A number of members of the Polish Veterans' Society voluntarily joined the Canadian or Polish forces and fought in Europe. Among them were two of Roman Hauptman's sons. Beginning in 1939, Edward served with the Loyal Edmonton Regiment and went through the North African, Sicilian, and Italian campaigns. He was wounded twice and finally killed in action on May 25, 1944 near Monte Cassino. He was twenty-four years old. Ray served in the Royal Canadian Air Force as a Flying Officer, Navigator.

In 1946, after the war, when the ex-soldiers of Polish Forces in the West started arriving in Alberta, mainly to work on farms, Roman Hauptman extended his help and advice to many of them to make it easier for them to adapt to their new country. He also served as an interpreter in their official matters. In Edmonton, he was instrumental in establishing a Polish weekend school in 1947, in building the new Holy Rosary Polish Church in 1953-1954 and the Polish Hall in 1960. In 1972, he provided leadership in the building of the Polish Veterans' Hall and the retirement home "Villa Maria," later renamed "Villa Chopin," for elderly Polish Canadians in the community (the home was expanded in 1976-1977.) He guaranteed the mortgage for the Polish Veterans' Hall with his own house. For many years, Roman Hauptman was active in the life of the Polish community in Edmonton, particularly the Polish Veterans' Society, which remained an object of his concern and generous support. His favourite pastimes in his retirement were fishing and hunting. Roman died on April 12, 1976, and Joanna passed away on December 17, 1981. Roman and Joanna faced life with integrity, hard work, determination, community involvement, kindness, generosity, and a good sense of humour, and will be well remembered by the Polish community in Alberta.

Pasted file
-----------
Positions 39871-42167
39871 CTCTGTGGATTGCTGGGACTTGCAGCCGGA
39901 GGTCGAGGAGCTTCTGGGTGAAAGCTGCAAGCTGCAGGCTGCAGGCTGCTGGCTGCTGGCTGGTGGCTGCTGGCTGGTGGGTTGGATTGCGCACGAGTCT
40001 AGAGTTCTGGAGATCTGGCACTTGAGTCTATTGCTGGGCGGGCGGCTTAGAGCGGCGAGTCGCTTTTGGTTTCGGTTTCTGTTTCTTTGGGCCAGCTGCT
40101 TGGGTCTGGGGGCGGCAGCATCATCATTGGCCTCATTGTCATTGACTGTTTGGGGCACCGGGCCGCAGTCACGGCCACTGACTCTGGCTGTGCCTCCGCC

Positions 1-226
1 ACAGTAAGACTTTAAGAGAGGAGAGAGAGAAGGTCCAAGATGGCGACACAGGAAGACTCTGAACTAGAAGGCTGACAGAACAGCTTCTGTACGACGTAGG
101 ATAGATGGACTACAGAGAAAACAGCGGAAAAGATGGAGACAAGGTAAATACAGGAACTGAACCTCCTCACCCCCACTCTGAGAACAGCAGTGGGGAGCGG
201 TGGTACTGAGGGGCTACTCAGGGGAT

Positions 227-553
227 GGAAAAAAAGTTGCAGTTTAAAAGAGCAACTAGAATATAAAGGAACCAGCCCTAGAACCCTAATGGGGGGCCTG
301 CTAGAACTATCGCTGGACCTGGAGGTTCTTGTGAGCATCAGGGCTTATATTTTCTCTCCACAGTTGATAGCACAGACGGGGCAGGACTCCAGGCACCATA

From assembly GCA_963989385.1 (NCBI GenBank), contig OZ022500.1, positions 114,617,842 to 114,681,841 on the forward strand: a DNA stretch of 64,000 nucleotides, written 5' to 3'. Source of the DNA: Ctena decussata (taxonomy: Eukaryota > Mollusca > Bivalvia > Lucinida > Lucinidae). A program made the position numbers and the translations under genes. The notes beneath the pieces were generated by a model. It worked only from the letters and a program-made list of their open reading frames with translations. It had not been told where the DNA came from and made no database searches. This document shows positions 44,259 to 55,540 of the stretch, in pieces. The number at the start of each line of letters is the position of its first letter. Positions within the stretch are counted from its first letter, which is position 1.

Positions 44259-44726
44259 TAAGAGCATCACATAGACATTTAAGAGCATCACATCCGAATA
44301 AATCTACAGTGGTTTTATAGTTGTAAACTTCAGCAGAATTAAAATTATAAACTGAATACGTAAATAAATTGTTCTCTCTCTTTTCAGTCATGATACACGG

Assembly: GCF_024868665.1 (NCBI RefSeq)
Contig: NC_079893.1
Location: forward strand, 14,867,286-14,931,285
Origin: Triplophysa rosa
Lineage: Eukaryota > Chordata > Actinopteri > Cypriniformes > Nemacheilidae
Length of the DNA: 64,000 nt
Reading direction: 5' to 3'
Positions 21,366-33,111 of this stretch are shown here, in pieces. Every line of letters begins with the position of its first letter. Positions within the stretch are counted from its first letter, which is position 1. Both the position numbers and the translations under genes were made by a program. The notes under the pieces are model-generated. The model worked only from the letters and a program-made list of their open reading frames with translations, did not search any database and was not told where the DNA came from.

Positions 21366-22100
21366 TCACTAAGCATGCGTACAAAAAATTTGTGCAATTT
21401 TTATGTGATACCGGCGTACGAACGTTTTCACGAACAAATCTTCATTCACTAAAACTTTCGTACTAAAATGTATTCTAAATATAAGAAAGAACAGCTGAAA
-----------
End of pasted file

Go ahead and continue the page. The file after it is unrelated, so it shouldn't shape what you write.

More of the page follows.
T. Walkowski, "Roman Hauptman-Wspomnienie posmiertne" [obituary], Czas, Winnipeg 1976; S. Podraza, 50 lat Towarzystwa Poliskich Weteranów w Edmontonie [Fifty years of Polish Veterans' Society in Edmonton] (Edmonton: Polish Veterans' Society of Edmonton, 1992); Joanna Matejko, ed. Polish Settlers in Alberta,  (Toronto: Polish Alliance Press, 1979).

Reprinted from Polonia in Alberta 1895 -1995: The Polish Centennial in Alberta (Edmonton: Polish Centennial Society, 1995) eds. Andrzej M. Kobos and Jolanta T. Pekacz, with permission of the Canadian Polish Congress Alberta Branch.